Liu Shao-chi, the Communist Party President, traveled to his home town to see what Communism had done for peasant life.  He was revolted to learn that people there were in fact starving.  There was so little food in rural towns throughout China that in springtime the trees were stripped bare – tree leaves were about the only food they had.  At the Conference of 7,000 in January of 1962 Liu Shao-chi gave a speech in which he called for putting an end to the policy of shipping most of China’s food to foreign countries.  By so doing he probably saved 10 million Chinese lives – but Mao eventually got his revenge.  In 1967 Mao had Mr. Liu and his wife arrested.  In short order Liu was dispatched.

    Writers of fiction have a responsibility to tell stories that cause us to reflect on the human condition.  One can hope that the brutalities of Stalinism – whether realized in Russia or China or Cambodia – are now behind us.  The world’s population is more aware than ever before.  The Internet has brought information to more of the world’s people than ever before.  It is less possible to conceal the truth today than it was in Mao’s China.  And yet – North Korea is still writhing in a Stalinist night.  The Taliban still finds it necessary to kill young girls to prevent them from going to school.  The Chinese government still blocks many Internet web sites, like Facebook and Twitter, in hopes of preventing an avalanche of truth from crashing through their wall of introversion.  And al-Queda is still fighting to unite the Arab states in an Arab Caliphate that would impose Sharia on all peoples from Saudi Arabia to the borders of China.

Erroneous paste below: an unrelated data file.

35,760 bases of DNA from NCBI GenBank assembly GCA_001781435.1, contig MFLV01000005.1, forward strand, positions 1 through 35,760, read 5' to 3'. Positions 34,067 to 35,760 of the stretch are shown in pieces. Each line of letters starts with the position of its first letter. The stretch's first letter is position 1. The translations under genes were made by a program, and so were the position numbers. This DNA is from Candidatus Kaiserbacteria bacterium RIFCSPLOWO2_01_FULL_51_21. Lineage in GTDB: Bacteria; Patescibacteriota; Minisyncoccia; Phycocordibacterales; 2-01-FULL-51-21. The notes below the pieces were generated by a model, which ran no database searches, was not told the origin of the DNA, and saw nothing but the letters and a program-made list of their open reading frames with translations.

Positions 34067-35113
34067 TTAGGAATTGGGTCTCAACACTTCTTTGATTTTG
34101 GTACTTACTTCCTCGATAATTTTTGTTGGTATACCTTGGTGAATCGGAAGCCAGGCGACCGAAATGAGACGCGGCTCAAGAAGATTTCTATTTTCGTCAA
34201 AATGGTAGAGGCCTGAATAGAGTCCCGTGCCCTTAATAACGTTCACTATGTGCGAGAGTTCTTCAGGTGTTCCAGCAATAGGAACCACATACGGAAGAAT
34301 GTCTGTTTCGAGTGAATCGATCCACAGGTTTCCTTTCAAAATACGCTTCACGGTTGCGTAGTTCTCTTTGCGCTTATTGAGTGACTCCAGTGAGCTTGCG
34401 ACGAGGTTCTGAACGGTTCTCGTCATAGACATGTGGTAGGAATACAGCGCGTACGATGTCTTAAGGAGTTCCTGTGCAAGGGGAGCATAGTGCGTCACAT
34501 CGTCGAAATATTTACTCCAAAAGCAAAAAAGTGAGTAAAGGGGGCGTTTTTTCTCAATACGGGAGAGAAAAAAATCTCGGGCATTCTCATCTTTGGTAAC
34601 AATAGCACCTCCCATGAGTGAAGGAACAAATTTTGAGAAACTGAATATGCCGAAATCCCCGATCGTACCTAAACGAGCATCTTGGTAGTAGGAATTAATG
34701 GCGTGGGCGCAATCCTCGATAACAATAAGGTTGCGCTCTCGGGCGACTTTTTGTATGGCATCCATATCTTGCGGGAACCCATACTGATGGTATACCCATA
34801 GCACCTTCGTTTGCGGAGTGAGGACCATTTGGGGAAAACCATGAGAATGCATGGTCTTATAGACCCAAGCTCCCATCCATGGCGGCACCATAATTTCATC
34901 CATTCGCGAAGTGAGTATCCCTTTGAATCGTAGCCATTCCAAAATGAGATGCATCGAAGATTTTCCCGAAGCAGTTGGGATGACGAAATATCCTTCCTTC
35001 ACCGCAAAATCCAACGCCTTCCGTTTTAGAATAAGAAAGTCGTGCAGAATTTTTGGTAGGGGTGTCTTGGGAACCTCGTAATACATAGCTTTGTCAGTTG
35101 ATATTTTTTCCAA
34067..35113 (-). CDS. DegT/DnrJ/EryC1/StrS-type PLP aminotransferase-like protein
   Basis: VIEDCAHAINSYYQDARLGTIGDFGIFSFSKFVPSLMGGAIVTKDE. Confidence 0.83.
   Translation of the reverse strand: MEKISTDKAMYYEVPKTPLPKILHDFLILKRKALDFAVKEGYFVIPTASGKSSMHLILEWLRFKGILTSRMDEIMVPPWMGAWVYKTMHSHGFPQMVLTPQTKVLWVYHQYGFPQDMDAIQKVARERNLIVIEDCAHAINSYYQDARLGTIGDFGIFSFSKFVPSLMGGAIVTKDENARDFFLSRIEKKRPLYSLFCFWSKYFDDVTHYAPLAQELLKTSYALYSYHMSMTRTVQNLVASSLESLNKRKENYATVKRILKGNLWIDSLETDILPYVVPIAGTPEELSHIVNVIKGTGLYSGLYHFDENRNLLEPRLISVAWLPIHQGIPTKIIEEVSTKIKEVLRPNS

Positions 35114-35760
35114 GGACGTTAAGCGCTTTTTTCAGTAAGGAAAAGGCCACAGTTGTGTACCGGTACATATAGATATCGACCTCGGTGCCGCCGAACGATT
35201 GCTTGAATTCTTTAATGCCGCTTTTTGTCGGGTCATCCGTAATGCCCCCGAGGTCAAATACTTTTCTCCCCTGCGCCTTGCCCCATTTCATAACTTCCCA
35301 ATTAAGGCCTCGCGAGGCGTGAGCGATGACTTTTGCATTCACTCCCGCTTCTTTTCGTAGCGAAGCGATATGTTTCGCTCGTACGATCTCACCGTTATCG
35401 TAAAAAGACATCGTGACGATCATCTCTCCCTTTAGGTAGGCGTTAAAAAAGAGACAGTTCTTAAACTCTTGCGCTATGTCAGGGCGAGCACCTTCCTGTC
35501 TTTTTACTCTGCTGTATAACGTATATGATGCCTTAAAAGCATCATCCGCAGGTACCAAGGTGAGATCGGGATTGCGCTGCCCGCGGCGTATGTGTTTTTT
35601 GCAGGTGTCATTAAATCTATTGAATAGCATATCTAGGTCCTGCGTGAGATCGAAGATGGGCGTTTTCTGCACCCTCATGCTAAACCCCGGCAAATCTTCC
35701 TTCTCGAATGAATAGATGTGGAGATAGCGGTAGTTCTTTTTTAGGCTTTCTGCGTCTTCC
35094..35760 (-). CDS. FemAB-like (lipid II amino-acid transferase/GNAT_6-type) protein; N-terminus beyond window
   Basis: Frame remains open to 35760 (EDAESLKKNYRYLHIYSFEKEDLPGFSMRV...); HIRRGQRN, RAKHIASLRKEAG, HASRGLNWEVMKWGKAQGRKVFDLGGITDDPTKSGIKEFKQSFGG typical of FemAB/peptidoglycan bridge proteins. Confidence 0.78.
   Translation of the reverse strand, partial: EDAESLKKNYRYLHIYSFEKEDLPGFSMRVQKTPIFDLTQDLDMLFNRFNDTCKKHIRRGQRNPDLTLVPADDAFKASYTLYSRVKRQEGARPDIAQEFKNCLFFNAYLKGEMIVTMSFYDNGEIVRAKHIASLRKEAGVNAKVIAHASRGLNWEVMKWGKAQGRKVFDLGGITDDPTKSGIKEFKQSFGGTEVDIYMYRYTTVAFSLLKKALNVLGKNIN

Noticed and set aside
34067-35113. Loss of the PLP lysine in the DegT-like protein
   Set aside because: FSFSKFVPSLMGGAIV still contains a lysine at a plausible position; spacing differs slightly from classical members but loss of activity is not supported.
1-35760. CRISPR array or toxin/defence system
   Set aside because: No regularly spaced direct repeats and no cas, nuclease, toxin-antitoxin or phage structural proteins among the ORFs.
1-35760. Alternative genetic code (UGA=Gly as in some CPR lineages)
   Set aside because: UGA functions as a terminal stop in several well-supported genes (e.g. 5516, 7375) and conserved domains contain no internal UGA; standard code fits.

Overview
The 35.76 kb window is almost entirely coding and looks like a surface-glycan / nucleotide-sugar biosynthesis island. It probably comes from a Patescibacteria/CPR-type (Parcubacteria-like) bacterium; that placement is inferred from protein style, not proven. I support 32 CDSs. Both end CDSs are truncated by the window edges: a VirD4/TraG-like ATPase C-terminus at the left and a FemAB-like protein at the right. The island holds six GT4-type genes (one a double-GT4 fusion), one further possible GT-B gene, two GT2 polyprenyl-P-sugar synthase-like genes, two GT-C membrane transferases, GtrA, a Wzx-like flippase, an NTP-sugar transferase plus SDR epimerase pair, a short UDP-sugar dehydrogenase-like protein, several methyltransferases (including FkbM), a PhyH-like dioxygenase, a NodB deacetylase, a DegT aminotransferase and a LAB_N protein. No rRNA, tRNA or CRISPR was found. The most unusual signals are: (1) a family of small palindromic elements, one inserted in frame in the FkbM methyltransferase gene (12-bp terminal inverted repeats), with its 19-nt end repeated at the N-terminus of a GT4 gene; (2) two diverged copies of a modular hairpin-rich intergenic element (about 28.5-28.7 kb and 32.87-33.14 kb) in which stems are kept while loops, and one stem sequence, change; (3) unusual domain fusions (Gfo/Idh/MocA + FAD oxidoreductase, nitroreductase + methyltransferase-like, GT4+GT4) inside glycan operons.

Fiction has to embrace barbarity.  It has an obligation to portray inhumanity with visceral realism.  Certainly it is possible to portray evil in the guise of a monstrous figure with horns and cloven hooves and sallow eyes.  But more terrifying is the evil that festers behind the smiles and ingratiations of people who seem… normal.  People with families and mortgages, people who have birthday parties and season tickets.  And people who desire nothing less than to compel you to disavow everything that you have ever believed, to give up everything you own, to betray your colleagues, your friends, your relatives, and to do that which you have always known is the greatest of evils. Mao was able to turn the most docile of his citizens into the raving marauders of his terror campaign.  That is the real shame of the Cultural Revolution – it achieved the debasement of an entire population.

Authors would do well to read Ms. Jung’s book.  It’s a great study in the characters of Mao and of the Chinese people.  The Mao of Ms. Jung’s narrative is depraved, belligerent, power hungry, and a master manipulator.  Authors of fiction would do well to develop characters that exhibit the full range of beliefs, behaviors, and barbarities of real monsters such as Mao.  Anything less would be a lie.

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3 thoughts on “Book Review – MAO: THE UNKNOWN STORY by Jung Chang, Jon Halliday

  1. Excellent review. Since I didn’t have the benefit of college, I never believed such things about Communist China as the author learned. It regime was bloody and mind controlling. It does little to give me confidence in the current leadership.